Posts Tagged ‘Art Monk’

ESPN and Adam Schefter hate the Redskins again

October 1, 2013

This little jerk Adam Schefter is giving the Redskins the short shrift again. First he rails against Art Monk’s candidacy for the Hall of Fame.

Now he lists four great offenses in the context of the Denver Broncos averaging 44 points a game this year.

Packers – 35 ppg 2011

Patriots – 36.8 ppg 2007

Rams – 32.9 ppg 1999

Vikings – 34.8 ppg 1998

 

But what about the 1983 Redskins, who averaged 33.8 ppg, more than the 1999 Rams. And the Skins did it in an era that was much less prolific in putting points on the board. They would have put up 40 a game today.

Let’s face it – ESPN discounts all of the D.C. area teams.

 

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1991 Washington Redskins: Best team in Super Bowl history

February 6, 2012

In an era with Super Bowl teams that have shoddy defenses, inconsistent ground attacks, and mediocre records, it’s easy to forget that decades ago, many Super Bowl teams not only had outstanding individual units but were balanced in every area.  In fact, five of the greatest Super Bowl teams of all time played in the 20 years from 1972 to 1991.

The somewhat subjective rankings are:

  1. 1991 Washington Redskins
  2. 1985 Chicago Bears
  3. 1972 Miami Dolphins
  4. 1989 San Francisco 49ers
  5. 1978 Pittsburgh Steelers

Twenty years ago, the greatest team of the Super Bowl era, the 1991 Washington Redskins, dominated the league from start to finish. The 1985 Chicago Bears had the most stifling defense, while the 1989 San Francisco 49ers possessed an unstoppable offense.  The 1978 Pittsburgh Steelers were balanced on both sides of the ball as were the 1972 undefeated Miami Dolphins, but the Redskins faced a tougher schedule than all of them.

The Redskins of 20 years ago aren’t usually regarded as the best team of the Super Bowl era, and part of that is because of the quarterback, Mark Rypien. Though Rypien had a mostly pedestrian career, he did have a truly great season in 1991, and the numbers prove that. Rypien, an excellent deep passer, threw for 28 touchdowns, second in the NFL.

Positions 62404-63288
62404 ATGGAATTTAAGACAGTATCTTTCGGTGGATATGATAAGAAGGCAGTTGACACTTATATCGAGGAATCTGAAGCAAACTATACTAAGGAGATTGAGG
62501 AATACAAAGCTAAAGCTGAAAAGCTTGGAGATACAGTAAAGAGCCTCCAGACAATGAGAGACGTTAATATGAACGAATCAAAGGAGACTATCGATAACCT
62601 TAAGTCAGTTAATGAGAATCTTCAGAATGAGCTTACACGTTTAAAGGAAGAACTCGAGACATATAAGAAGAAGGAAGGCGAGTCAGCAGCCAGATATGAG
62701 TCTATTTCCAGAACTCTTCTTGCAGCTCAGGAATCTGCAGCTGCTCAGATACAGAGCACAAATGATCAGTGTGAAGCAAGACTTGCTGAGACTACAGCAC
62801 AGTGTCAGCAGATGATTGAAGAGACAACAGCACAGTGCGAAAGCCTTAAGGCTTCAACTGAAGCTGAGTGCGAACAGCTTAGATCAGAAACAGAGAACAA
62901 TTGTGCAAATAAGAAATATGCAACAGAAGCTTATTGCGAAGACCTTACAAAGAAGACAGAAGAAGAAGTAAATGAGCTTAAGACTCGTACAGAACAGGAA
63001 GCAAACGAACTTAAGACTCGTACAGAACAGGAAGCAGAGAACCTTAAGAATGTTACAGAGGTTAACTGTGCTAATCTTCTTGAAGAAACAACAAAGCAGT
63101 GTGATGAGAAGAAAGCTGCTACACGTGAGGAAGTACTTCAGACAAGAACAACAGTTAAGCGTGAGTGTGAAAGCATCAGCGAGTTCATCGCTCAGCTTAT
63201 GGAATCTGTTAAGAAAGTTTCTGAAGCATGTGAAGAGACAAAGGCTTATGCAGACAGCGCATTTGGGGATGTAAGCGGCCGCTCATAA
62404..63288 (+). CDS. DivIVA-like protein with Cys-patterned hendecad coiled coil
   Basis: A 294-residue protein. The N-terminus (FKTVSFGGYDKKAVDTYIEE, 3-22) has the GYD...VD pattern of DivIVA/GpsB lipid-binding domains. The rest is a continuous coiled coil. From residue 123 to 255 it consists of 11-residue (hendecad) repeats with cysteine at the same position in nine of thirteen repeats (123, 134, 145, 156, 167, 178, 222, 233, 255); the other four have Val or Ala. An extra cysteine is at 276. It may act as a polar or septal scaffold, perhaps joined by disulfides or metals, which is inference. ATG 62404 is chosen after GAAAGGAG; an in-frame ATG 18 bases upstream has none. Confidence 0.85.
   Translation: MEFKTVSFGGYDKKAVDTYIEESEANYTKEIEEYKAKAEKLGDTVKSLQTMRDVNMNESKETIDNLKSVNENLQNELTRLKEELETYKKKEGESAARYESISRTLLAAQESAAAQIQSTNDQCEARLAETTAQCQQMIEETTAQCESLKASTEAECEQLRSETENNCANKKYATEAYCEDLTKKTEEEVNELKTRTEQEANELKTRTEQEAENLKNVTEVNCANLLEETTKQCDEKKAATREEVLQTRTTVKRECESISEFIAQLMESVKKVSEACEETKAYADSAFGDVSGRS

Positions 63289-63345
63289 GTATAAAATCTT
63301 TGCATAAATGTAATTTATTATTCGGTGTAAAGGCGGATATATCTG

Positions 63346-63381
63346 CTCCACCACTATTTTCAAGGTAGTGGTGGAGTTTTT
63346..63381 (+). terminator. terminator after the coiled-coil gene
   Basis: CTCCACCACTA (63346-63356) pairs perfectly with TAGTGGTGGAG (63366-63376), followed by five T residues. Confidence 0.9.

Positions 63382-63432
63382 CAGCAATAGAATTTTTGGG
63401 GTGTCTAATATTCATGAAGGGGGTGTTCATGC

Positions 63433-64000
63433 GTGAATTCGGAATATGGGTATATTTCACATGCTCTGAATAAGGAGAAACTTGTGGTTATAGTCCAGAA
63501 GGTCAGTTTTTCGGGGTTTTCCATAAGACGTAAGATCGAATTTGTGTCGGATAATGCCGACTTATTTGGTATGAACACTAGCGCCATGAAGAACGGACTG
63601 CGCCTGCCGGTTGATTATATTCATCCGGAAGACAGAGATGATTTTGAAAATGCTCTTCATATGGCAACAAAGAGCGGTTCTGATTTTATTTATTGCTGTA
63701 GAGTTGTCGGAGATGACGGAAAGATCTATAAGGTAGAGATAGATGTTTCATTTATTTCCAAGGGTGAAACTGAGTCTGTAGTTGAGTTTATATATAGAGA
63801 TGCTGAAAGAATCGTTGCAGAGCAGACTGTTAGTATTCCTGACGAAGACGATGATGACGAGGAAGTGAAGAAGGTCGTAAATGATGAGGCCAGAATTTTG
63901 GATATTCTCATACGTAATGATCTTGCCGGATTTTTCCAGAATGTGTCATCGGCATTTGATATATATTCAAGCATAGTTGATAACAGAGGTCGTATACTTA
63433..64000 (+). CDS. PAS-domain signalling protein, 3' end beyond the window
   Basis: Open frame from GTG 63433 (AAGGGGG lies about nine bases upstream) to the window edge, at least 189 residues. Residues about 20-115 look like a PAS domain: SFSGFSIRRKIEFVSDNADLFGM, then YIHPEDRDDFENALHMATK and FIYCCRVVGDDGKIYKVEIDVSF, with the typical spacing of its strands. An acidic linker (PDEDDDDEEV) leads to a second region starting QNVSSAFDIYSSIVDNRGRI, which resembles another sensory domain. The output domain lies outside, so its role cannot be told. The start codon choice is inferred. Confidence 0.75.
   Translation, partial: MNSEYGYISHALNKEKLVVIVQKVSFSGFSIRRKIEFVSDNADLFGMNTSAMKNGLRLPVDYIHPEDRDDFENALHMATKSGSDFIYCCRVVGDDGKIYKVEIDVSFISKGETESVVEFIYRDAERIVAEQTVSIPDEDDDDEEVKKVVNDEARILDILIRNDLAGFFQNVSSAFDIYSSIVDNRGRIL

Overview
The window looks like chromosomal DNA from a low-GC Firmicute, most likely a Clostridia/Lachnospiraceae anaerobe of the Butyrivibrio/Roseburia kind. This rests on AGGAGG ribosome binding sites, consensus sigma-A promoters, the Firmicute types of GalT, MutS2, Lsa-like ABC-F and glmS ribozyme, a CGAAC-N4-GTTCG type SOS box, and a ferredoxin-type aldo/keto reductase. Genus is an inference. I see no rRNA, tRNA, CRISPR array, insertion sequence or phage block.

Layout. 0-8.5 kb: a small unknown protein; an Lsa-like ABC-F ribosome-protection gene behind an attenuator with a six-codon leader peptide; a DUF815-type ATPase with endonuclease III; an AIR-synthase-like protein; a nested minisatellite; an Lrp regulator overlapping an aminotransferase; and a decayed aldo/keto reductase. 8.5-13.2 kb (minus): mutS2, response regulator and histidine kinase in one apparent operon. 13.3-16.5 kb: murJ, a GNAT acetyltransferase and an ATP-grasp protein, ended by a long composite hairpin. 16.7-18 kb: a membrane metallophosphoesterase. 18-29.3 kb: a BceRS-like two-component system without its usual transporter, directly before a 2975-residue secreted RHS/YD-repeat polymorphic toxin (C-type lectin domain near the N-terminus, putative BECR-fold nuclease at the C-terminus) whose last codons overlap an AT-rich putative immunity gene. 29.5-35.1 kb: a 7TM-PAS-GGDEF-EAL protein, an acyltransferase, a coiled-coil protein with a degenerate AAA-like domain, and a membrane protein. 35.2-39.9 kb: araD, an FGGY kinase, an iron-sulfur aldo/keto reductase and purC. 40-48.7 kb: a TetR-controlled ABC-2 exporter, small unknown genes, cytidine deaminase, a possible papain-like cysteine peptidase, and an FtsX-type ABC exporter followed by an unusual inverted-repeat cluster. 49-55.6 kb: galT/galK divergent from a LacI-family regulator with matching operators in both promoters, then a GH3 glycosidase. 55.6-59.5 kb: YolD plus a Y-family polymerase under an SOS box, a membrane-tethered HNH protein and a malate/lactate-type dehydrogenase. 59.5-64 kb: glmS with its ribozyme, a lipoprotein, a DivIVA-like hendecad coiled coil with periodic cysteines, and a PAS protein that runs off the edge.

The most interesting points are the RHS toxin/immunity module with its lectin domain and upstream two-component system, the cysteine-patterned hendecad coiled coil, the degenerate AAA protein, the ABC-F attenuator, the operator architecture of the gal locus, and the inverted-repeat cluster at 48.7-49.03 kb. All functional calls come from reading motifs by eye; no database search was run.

Rypien was second in passer rating, and he threw 14 TDs of 25 yards or more, most in the NFL. Rypien led the NFL in yards per pass completion, ahead of Hall of Famers Steve Young, Jim Kelly, John Elway, Dan Marino, and Warren Moon. Plus, Rypien’s 28 TDs were nearly twice as many as Bears quarterback Jim McMahon’s greatest single-season output of 15.

Washington had a strong running attack with Earnest Byner, Ricky Ervins, and Gerald Riggs combining for nearly 2,000 yards and 19 touchdowns.  Byner was the workhorse, Ervins provided elusiveness, and Riggs served as the short yardage back. Incredibly, the posse, Hall of Famer Art Monk, Gary Clark, and Ricky Sanders, combined for more than 3,000 yards receiving.

Most impressively, the 1991 version of the Hogs allowed Rypien to be sacked only nine times all season.  The feat is even more remarkable because Rypien was anything but a mobile quarterback. The Hogs’ only Hall of Famer, left guard Russ Grimm, was a backup to Raleigh McKenzie that season. The two best linemen on the team were tackles Jim Lachey and Joe Jacoby. Brian Mitchell ran back two punts for touchdowns to lead Washington’s excellent special teams, and kicker Chip Lohmiller made the Pro Bowl.